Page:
I never thought of myself as a brand loyalist, but when I stopped at Whole Foods on Ponce de Leon Avenue to buy the espresso I use every morning and found they were no longer selling it, I went nuts.
The espresso is Lavazza, which is almost half the cost of $14 Illy, but whose flavor I prefer. I'm not going to try to find all the right adjectives to describe the Italian import's viscosity, its sunlit crema, its sweetness that is never cloying, its faint bitterness, its almost-floral aroma, its full-bodied butsmooth flavor that never turns too intense nor too flat, its capacity to convince me to go on living every morning, its ...
I'm freakin' crazy about the stuff, specifically the "Qualita Oro," a blend of African and Central American beans.
Why in hell would Whole Foods discontinue selling the stuff? As usual, I could get nobody in Whole Foods management to contact me, despite several phone calls and e-mails. So, reporter that I once was, I pounded pavement, sleuthing the aisles of several Whole Foods, and learned from employees that Lavazza had supposedly been passing off blends of high-class arabica and lower-class robusta beans as 100 percent arabica, which is all that Whole Foods will sell. "I heard we tested the coffee ourselves and detected robusta beans," one employee told me, looking over her shoulder.
Groan. First of all, I was dubious that Lavazza had done such a thing, considering the sales at stake. Second of all, I didn't care. I already knew that the gourmet American obsession with arabica beans wasn't shared by the Italians themselves. A bit of robusta is blended into many espressos abroad to enhance crema and add contrast â a little improvisational texture for the palate, ya know.
I also called and wrote Lavazza's corporate office in New York and received an instantaneous avalanche of responses. Chuck Balaris, a sales manager, set me straight. He explained that the company had indeed reformulated its espresso decaffeinado blend to include some robusta, and some of it had been packaged with the old 100 percent arabica label. "When we realized what we'd done, we recalled it," he said, adding that the company had donated the mislabeled coffee to charities.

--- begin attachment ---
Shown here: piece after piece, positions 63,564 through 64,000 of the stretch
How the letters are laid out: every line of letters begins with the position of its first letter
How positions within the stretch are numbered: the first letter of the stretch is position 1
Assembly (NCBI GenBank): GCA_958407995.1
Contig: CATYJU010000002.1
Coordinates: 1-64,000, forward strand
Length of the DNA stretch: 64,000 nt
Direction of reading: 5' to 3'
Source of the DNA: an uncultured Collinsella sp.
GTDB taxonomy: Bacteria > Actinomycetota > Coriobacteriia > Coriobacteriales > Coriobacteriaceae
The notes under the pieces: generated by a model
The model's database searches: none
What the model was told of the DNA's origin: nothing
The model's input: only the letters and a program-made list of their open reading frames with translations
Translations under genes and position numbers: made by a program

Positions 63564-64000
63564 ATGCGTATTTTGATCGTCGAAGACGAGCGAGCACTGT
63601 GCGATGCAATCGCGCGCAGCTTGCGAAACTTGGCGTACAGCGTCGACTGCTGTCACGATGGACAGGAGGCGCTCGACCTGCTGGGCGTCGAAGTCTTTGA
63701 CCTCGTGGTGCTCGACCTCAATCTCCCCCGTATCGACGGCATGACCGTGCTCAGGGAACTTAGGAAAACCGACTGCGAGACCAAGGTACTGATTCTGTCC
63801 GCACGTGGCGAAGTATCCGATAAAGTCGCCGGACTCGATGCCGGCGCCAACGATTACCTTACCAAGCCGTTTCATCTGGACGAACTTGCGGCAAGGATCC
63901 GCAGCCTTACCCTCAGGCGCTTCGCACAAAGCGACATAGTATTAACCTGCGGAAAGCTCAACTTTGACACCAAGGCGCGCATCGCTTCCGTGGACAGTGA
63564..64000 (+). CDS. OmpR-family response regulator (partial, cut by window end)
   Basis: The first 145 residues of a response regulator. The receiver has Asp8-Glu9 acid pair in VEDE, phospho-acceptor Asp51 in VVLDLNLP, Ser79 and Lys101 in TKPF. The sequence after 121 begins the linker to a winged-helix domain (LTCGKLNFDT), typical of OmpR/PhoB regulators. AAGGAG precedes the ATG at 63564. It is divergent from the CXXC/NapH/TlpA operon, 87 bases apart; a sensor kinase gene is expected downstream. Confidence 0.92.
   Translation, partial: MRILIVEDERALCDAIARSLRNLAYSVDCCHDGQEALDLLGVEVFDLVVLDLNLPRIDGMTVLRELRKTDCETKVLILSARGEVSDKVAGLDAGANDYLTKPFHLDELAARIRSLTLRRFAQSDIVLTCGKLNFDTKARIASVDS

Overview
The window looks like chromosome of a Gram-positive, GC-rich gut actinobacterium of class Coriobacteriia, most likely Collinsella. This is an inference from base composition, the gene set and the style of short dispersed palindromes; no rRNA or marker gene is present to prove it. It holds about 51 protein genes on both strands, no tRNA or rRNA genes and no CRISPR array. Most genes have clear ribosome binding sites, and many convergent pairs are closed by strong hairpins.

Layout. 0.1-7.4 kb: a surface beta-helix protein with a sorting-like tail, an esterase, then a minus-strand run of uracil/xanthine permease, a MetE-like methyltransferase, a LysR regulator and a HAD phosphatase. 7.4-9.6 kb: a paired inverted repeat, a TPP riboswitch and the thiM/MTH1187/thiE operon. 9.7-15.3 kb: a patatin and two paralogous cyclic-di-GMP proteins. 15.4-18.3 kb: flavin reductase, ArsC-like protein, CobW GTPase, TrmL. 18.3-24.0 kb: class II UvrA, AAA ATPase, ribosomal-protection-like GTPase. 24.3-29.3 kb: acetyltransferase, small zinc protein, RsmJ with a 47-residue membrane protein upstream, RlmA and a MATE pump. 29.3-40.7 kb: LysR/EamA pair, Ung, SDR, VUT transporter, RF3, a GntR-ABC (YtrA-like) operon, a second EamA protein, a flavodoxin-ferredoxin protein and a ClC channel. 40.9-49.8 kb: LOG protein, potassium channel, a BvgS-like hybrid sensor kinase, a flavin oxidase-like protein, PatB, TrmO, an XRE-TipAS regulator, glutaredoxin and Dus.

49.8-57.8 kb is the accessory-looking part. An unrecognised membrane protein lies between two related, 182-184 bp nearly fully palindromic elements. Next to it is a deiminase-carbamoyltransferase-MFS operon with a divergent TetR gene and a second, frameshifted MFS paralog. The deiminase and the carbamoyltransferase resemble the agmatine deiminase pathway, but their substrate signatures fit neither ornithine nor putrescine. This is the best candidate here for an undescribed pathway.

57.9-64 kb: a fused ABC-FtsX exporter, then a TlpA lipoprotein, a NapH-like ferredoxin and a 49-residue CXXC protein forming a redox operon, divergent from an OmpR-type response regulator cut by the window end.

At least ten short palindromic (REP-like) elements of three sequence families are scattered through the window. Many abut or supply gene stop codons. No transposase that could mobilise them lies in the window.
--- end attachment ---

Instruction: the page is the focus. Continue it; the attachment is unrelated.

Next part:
"I don't get it," I said. "Doesn't some robusta actually often create a more interesting drink?"
"Yes, that's true," he said, "but you might as well not go there because a lot of people don't get it."
I'm guessing that it's some kind of snobbery, since the usual American drip coffee is mainly robusta and coffee connoisseurs want to forget their youthful indiscretions with Folgers. ( I particularly like Lavazza's Crema e Gusto: Gusto Ricco blend now and then; it includes robusta beans.)
"But the other coffees, like the Oro, are still 100 percent arabica, right? So why wouldn't Whole Foods continue selling them?" I asked Balaris.
"That's true," he said, "and as far as I know they plan to continue to sell those."
Indeed, I received a call later in the day from someone at Lavazza telling me that Whole Foods had placed an order. I confirmed the rumor with one of my supersecret sources at one of the stores. It should be back on the shelves next week.
In the meantime, I tried to make do with Starbucks espresso roast and almost spit the stuff out. Typically, it is so sharp I can't bear it unless it's diluted with lots of milk. Then I broke down and bought a can of $14 Illy. While it's way better than Starbucks, it doesn't have Lavazza's antidepressant quality to convince me I can bear one more morning on Earth.
Does this story have a silver lining? Yes! While I frantically Googled for an alternative Lavazza dealer in town, I realized I could buy the stuff online for a considerable savings. So far, the best deals I've found are at Aroma Cafe Culture and Georgia Harvest.
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